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Main > Scandinavian folktales > Fairy tale "The little glass shoe"

The little glass shoe

For all that, it was an extraordinary shoe, a valuable shoe, and a dear shoe, and it was not every merchant that could afford to pay for it.

The merchant asked to see it, and when he had examined it—

"Glass shoes," said he, "are not by any means such rare articles, my good friend, as you think here in Rodenkirchen, because you do not happen to go much into the world. However," said he, after humming a little, "I will give you a good price for it, because I happen to have the very fellow of it."

He bid the countryman a thousand dollars for it.

"A thousand dollars are money, my father used to say when he drove fat oxen to market," replied John Wilde, in a mocking tone; "but it will not leave my hands for that shabby price, and, for my own part, it may ornament the foot of my daughter's doll! Hark ye, my friend, I have heard a sort of little song sung about the glass shoe, and it is not for a parcel of dirt it will go out of my hands. Tell me now, my good fellow, should you happen to know the knack of it, how in every furrow I make when I am ploughing I may find a ducat? If not, the shoe is still mine; and you may inquire for glass shoes at those other markets."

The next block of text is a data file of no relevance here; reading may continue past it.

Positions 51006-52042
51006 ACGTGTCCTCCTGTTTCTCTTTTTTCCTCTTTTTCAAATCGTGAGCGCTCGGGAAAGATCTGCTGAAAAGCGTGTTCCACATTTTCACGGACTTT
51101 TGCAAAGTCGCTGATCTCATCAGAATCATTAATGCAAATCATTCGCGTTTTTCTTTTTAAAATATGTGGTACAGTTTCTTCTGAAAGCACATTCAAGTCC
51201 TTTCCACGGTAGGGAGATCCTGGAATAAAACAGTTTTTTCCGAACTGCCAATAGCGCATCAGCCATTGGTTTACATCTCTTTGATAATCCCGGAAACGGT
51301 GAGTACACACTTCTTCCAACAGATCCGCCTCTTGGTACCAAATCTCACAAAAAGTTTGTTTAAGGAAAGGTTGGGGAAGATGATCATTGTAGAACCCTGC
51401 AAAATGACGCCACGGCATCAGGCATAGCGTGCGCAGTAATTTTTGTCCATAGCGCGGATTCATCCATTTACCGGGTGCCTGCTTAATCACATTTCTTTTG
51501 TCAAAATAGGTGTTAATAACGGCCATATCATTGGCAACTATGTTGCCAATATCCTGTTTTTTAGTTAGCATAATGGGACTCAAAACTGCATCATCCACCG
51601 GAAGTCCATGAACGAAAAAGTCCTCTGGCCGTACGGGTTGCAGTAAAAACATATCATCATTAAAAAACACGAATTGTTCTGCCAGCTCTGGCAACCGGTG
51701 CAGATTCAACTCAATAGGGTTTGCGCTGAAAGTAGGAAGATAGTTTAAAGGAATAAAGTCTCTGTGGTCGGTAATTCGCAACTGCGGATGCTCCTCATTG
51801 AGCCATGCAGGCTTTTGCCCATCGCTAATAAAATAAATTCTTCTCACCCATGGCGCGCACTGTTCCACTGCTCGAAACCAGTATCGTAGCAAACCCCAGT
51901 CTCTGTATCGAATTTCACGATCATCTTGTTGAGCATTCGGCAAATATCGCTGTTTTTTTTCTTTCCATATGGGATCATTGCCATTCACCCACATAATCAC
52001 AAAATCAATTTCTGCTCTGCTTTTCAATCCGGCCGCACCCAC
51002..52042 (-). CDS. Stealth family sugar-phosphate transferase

The merchant made still a great many attempts, and twisted and turned in every direction to get the shoe; but when he found the farmer inflexible, he agreed to what John desired, and swore to the performance of it. Cunning John believed him, and gave him up the glass shoe, for he knew right well with whom he had to do. So, the business being ended, away went the merchant with his glass shoe.

Without a moment's delay John repaired to his stable, got ready his horses and his plough, and went out to the field. He selected a piece of ground where he would have the shortest turns possible, and began to plough. Hardly had the plough turned up the first sod when up sprang a ducat out of the ground, and it was the same with every fresh furrow he made. There was now no end of his ploughing, and John Wilde soon bought eight new horses, and put them into the stable to the eight he already had, and their mangers were never without plenty of oats in them, that he might be able every two hours to yoke two fresh horses, and so be enabled to drive them the faster.

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